Abstract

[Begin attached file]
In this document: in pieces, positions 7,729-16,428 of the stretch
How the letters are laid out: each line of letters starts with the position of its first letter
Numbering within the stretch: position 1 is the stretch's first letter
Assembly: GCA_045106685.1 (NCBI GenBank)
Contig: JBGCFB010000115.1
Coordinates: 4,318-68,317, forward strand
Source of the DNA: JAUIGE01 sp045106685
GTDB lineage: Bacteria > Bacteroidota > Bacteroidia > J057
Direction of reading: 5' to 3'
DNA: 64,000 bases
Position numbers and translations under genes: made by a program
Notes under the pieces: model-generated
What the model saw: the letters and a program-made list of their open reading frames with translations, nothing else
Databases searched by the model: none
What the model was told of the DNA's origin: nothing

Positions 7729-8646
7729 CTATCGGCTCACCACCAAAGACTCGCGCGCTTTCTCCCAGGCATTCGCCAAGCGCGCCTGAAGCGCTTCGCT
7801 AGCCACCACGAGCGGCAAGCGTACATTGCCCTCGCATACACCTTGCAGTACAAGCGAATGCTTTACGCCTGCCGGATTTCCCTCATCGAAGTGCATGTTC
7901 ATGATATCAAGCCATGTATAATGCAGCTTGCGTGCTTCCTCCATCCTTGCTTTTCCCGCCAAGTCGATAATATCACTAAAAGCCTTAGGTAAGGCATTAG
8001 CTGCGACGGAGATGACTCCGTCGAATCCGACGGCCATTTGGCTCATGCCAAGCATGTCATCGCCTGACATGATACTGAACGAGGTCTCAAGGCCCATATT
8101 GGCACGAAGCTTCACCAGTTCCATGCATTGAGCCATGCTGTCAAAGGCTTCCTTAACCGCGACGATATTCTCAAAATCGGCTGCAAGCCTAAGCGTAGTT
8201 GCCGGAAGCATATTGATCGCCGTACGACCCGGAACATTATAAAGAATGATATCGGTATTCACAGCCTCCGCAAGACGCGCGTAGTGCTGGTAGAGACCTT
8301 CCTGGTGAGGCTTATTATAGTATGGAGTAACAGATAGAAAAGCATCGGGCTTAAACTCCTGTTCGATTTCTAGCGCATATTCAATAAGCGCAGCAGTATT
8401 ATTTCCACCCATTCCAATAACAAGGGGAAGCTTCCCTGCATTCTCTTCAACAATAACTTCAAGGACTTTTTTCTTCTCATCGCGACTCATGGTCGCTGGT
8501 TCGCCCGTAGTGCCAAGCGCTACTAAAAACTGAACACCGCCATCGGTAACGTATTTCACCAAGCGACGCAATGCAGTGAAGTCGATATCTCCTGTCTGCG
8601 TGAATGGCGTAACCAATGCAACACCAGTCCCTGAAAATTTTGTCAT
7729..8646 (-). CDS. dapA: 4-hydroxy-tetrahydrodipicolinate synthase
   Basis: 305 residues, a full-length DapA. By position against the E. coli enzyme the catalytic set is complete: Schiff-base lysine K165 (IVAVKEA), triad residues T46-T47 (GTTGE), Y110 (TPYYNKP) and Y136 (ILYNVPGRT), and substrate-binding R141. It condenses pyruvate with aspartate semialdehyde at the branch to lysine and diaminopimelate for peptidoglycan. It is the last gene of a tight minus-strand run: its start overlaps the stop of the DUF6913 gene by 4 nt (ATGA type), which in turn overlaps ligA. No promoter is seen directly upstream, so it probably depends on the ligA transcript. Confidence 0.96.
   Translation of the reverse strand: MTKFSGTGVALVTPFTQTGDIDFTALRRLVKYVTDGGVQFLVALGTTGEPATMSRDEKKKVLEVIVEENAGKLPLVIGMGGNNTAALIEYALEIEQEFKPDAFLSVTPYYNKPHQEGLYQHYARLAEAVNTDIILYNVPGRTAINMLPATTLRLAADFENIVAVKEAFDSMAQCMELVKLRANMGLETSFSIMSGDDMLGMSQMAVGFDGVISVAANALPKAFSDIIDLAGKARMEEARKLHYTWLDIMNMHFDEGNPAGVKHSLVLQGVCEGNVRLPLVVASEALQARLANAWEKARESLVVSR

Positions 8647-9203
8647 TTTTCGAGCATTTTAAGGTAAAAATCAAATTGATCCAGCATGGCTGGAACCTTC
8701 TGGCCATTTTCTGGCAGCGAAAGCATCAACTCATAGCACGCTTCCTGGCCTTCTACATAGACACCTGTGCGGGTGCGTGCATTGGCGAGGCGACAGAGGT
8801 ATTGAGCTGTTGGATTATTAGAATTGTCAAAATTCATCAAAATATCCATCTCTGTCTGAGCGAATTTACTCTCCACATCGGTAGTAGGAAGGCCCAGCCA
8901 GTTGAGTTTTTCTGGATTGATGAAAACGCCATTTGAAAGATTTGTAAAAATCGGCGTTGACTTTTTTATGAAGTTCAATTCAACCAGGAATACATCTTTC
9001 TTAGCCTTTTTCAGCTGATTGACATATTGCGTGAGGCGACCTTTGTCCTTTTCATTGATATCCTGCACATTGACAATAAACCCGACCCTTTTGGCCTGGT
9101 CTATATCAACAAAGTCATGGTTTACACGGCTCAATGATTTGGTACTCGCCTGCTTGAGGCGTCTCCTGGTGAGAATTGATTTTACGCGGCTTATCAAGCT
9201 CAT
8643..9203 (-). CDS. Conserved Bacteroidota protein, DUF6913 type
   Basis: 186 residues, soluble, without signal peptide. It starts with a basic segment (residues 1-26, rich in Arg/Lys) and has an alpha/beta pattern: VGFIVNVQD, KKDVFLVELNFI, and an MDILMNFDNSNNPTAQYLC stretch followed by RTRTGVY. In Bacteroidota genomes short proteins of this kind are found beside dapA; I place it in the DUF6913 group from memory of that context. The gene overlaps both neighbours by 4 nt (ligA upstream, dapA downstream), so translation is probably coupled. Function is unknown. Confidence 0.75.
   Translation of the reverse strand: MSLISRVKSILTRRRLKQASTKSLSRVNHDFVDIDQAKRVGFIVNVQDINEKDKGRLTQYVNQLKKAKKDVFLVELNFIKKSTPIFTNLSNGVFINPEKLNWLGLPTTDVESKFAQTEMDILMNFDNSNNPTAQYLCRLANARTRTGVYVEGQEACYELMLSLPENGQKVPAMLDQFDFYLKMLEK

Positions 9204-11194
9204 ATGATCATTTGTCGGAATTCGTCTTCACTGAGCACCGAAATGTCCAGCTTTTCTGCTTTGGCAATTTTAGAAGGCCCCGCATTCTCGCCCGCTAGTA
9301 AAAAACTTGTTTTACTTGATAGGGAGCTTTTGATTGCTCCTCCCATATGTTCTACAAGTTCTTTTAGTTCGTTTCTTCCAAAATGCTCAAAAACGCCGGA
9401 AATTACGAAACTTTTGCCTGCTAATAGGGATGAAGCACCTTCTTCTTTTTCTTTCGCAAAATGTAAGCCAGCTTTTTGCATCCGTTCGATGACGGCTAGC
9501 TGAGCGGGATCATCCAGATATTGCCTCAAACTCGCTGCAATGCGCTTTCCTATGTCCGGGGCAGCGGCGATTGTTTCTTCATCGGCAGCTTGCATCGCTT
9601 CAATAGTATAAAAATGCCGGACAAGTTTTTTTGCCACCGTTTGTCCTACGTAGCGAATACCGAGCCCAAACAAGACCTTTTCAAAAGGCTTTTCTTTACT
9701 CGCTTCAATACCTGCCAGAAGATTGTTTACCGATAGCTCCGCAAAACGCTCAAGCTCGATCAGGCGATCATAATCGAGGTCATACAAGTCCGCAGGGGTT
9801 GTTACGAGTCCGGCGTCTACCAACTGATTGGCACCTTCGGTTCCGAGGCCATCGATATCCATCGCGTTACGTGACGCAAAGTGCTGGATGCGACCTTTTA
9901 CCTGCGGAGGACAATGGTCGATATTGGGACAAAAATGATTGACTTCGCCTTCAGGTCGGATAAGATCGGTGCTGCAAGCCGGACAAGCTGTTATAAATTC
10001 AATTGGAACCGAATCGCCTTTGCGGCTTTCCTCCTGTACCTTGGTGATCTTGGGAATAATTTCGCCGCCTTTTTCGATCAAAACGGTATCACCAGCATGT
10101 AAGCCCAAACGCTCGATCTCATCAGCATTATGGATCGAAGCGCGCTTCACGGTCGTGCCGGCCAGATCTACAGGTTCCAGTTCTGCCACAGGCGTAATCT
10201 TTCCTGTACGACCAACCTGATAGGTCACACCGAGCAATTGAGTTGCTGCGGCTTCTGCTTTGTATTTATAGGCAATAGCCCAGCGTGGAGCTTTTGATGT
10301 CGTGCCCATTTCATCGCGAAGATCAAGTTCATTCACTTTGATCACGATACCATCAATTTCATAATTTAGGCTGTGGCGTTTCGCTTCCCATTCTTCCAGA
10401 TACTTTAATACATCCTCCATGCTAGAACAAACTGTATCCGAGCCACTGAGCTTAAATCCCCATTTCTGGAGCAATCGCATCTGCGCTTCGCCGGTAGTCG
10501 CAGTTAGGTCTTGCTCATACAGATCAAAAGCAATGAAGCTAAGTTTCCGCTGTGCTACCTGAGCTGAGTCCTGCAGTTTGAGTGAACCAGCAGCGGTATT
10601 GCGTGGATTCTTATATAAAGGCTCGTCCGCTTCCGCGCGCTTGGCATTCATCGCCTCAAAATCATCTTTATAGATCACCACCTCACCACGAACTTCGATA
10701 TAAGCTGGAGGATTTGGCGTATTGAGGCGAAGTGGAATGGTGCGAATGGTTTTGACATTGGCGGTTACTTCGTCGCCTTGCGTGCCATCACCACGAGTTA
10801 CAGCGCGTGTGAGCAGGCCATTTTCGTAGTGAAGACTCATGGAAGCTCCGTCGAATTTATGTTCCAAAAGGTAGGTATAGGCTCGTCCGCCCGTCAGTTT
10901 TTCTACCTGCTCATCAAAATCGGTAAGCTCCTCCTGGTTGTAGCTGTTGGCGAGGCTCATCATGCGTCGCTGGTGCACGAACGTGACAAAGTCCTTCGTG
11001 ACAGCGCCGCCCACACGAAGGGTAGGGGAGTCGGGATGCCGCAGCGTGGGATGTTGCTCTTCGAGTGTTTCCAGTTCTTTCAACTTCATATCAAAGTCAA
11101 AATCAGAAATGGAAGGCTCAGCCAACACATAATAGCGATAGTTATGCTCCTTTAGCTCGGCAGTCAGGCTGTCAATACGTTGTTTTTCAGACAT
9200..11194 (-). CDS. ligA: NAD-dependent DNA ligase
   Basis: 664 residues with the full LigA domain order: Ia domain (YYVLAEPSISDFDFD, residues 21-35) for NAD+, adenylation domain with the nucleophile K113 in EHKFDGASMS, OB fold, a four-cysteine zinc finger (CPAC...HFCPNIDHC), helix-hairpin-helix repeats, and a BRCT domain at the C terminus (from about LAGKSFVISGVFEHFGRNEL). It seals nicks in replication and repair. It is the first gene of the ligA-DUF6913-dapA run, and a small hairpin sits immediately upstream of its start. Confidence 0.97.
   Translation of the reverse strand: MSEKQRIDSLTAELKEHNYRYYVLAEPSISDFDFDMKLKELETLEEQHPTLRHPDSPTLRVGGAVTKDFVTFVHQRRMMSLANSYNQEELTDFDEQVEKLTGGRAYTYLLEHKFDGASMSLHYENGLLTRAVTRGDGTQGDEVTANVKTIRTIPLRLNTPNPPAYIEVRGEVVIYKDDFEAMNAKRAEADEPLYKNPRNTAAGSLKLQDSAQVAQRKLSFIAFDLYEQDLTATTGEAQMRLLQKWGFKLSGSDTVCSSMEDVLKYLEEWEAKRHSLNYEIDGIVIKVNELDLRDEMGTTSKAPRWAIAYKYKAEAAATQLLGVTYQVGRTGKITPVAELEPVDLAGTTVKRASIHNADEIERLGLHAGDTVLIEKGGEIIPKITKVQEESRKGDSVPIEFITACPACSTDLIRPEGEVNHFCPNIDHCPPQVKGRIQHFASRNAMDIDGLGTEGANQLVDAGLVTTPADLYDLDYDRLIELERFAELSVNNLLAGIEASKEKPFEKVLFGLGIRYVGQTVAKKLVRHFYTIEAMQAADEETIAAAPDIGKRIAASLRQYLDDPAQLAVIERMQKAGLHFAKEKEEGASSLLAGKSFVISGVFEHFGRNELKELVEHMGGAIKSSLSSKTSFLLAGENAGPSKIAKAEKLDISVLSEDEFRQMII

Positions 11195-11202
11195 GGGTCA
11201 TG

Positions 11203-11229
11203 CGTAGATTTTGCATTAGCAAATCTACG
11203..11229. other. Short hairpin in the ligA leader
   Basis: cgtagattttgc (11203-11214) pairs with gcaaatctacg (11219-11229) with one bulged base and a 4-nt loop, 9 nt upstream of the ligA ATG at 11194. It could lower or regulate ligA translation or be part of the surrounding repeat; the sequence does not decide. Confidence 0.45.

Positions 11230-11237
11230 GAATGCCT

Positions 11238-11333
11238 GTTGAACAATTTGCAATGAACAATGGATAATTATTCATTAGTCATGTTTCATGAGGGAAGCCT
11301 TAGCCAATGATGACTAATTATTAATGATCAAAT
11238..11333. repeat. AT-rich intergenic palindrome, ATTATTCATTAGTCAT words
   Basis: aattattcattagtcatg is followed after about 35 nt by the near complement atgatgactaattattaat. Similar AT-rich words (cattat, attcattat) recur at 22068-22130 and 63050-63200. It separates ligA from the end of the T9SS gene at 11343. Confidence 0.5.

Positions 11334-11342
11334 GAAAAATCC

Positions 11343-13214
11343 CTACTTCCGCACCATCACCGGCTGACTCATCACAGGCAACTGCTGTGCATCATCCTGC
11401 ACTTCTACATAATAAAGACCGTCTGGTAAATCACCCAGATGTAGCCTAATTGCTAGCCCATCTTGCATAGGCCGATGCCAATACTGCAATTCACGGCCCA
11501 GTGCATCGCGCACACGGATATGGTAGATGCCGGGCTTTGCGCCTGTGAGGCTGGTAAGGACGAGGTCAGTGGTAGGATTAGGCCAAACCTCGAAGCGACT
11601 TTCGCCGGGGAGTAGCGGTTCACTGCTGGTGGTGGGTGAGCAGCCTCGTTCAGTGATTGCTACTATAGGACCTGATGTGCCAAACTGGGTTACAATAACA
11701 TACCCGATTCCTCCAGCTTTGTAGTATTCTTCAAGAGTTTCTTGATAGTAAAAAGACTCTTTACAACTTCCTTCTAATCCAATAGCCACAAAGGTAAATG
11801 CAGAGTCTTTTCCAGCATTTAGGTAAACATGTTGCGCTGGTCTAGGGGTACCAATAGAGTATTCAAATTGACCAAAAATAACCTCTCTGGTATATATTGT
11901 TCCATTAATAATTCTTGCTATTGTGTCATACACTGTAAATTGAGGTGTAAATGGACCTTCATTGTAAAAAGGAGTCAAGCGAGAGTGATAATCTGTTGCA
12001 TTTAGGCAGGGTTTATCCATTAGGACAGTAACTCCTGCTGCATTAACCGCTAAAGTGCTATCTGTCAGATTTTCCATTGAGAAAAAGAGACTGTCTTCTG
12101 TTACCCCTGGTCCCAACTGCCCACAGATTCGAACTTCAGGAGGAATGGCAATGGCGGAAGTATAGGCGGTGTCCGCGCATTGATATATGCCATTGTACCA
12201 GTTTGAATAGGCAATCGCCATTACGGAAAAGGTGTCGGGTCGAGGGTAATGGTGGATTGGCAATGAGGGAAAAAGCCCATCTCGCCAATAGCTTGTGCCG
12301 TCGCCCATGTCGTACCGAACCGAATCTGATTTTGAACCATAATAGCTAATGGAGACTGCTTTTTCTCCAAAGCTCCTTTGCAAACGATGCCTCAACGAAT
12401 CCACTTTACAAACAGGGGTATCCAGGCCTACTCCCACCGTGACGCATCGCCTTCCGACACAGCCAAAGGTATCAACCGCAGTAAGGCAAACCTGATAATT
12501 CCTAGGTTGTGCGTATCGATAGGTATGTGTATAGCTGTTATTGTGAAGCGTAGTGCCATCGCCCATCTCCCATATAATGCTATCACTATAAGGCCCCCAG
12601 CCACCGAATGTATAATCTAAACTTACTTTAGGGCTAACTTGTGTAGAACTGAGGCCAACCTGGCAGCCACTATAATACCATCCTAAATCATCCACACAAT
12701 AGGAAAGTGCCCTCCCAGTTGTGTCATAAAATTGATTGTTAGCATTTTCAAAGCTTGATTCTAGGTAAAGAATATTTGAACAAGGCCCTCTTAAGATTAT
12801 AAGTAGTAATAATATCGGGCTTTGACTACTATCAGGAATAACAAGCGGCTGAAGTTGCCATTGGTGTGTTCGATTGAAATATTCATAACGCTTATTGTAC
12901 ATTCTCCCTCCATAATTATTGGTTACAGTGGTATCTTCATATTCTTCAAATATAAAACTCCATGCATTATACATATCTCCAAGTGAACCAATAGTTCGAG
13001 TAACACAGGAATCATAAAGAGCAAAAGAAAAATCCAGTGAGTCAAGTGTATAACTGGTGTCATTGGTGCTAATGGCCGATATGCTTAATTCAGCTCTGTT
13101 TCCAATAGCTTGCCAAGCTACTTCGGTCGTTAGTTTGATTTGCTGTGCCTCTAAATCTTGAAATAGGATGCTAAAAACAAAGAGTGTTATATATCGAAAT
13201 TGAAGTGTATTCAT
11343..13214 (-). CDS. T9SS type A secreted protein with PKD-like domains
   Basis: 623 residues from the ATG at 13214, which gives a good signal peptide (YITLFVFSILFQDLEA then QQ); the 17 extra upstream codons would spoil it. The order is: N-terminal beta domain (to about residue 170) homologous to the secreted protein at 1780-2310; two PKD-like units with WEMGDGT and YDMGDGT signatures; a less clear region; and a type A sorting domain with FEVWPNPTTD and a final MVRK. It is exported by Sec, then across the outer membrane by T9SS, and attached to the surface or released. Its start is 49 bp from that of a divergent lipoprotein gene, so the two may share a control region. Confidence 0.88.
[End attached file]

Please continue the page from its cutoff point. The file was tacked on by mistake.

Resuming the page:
The Lough Nafooey arc, in the western Irish Caledonides, collided with Laurentia during the Early Ordovician. This event is recorded in the stratigraphy of the South Mayo trough, the preserved forearc basin of this system. Lavas at the base of the oldest Lough Nafooey Group show intraoceanic arc composition. ϵNd(t) decreases and light rare earth elements (REEs) become more enriched upsection in the Lough Nafooey Group (ca. 495– 481 Ma), reflecting early collision with Laurentia. The subsequent Tourmakeady Group (ca. 481–470 Ma) is rhyolitic, light REE enriched, and has strongly negative ϵNd(t). These rocks were erupted during the Grampian orogeny. The Rosroe and Mweelrea Formations (<470 Ma) show wide scatter of La/Sm and Nb/Zr values, suggesting mixed mantle sources. This correlates with rapid exhumation of the adjacent Connemara metamorphic terrane. The chemical evolution of the arc supports models of collision, orogeny, and tectonic unroofing within ∼15 m.y., and shows that genesis of magmas more enriched than continental crust can occur during arc-continent collision, clarifying the potential role of arc volcanism in continental crust formation.

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